Do We Need a Special Day for Secondary Breast Cancer Awareness? Thoughts from a turtle in a cape

Pink66Pink66 Dragonfly Posts: 367
edited September 2016 in Metastatic breast cancer

Why do we need a special day for secondary breast cancer?
Don't we have a whole month of 'pink'?
Isn't that enough?
Thoughts from a turtle in a cape..........

You can see by my profile pic that I am a turtle. I live life and do not just exist through it.As a good little turtle - I may be slow but I never ever stop. It was not always this way.

I had a 'crazy but normal' life, wife, mother, worker, friend and the list goes on. In 2004, the last thing you could have convinced me of was that on 11 November 2004 I would be diagnosed with early breast cancer.  At 38 there are no regular mammograms available but thankfully I had always done my monthly breast check.  It just was one of those things. No family history and no real reason, it just was.

As many people dealing with breast cancer, I went to war. I dealt with my diagnosis head on and I was fighting to win.  Battling the enemy I would use any treatments that were necessary to win.  My diagnosis numbers and letters seemed good and eight years down the track I thought I was safe - I thought I was past it but it was not to be.  Not for me.

On the 7th of November 2012 out of the blue and totally unexpectedly, I was told - "We can treat you but we cannot cure you. Your cancer has returned to other parts of your body". I now live a life with a 'new normal'.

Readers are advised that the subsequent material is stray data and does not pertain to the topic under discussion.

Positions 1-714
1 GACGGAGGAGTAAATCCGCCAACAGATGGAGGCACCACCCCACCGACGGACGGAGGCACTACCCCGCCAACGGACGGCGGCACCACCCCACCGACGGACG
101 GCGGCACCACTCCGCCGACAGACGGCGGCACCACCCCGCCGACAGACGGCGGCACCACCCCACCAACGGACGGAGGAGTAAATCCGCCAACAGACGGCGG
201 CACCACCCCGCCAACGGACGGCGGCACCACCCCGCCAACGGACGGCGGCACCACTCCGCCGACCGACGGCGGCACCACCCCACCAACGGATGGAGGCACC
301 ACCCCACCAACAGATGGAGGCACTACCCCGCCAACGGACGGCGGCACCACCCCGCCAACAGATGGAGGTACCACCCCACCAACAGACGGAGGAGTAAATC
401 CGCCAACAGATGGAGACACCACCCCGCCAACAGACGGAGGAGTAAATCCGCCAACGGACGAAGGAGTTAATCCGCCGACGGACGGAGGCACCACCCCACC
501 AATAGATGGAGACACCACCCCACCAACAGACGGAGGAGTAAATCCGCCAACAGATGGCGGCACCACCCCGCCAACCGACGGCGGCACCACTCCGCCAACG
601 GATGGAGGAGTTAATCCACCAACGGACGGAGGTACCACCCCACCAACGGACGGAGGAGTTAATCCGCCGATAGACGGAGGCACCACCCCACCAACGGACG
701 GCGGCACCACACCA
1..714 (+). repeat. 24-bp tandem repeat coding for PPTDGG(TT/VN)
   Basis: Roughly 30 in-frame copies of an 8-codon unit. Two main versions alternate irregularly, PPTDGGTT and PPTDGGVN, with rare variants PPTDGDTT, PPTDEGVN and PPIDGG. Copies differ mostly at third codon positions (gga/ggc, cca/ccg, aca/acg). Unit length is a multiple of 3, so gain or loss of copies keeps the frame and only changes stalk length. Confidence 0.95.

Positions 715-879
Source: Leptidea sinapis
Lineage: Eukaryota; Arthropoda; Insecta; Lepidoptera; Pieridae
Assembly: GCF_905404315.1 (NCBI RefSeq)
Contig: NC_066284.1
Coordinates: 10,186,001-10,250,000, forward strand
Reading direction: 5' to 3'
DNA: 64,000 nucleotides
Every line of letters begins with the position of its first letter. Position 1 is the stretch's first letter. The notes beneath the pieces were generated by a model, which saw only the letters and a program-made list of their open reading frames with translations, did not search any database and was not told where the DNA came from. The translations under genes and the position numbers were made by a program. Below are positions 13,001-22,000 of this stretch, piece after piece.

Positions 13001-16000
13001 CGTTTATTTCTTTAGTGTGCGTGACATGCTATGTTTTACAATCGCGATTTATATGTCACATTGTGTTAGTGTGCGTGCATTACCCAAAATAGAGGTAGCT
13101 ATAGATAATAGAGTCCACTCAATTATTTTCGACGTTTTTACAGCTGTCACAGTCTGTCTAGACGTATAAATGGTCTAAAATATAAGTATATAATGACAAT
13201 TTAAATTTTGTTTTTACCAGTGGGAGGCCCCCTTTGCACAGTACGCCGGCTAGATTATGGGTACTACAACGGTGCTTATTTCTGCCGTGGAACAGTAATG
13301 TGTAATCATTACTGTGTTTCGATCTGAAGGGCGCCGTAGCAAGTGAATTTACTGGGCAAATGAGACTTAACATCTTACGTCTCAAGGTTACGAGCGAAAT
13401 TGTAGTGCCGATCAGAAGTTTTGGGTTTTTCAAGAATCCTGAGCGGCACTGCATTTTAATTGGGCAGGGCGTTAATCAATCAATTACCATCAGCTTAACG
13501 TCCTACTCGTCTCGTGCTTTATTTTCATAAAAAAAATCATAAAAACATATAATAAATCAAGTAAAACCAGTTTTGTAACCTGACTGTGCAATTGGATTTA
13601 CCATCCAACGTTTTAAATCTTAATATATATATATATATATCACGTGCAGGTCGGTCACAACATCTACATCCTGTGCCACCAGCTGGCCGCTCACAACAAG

• 1 in 8 will get breast cancer by the time they reach 85
    • of those diagnosed where breast cancer is contained within the breast 1 in 20 will at some stage develop secondary breast cancer.
  • where the breast cancer is outside the breast ie lymph nodes, 1 in 6 will at some stage will develop secondary breast cancer
  • 12-15% of diagnosed patients begin with a secondary diagnosis
  • approximately 20% of all breast cancer diagnosis will progress to secondaries
  • there are approximately 9,000 people living with secondary breast cancer in Australia at the moment (estimates as statistics are NOT kept)
  • A secondary diagnosis does not mean that you have been diagnosed twice. It means that the cancer has moved from the breast to distant parts of the body - most commonly lungs, liver, bones and brain. For this stage of breast cancer there is no cure.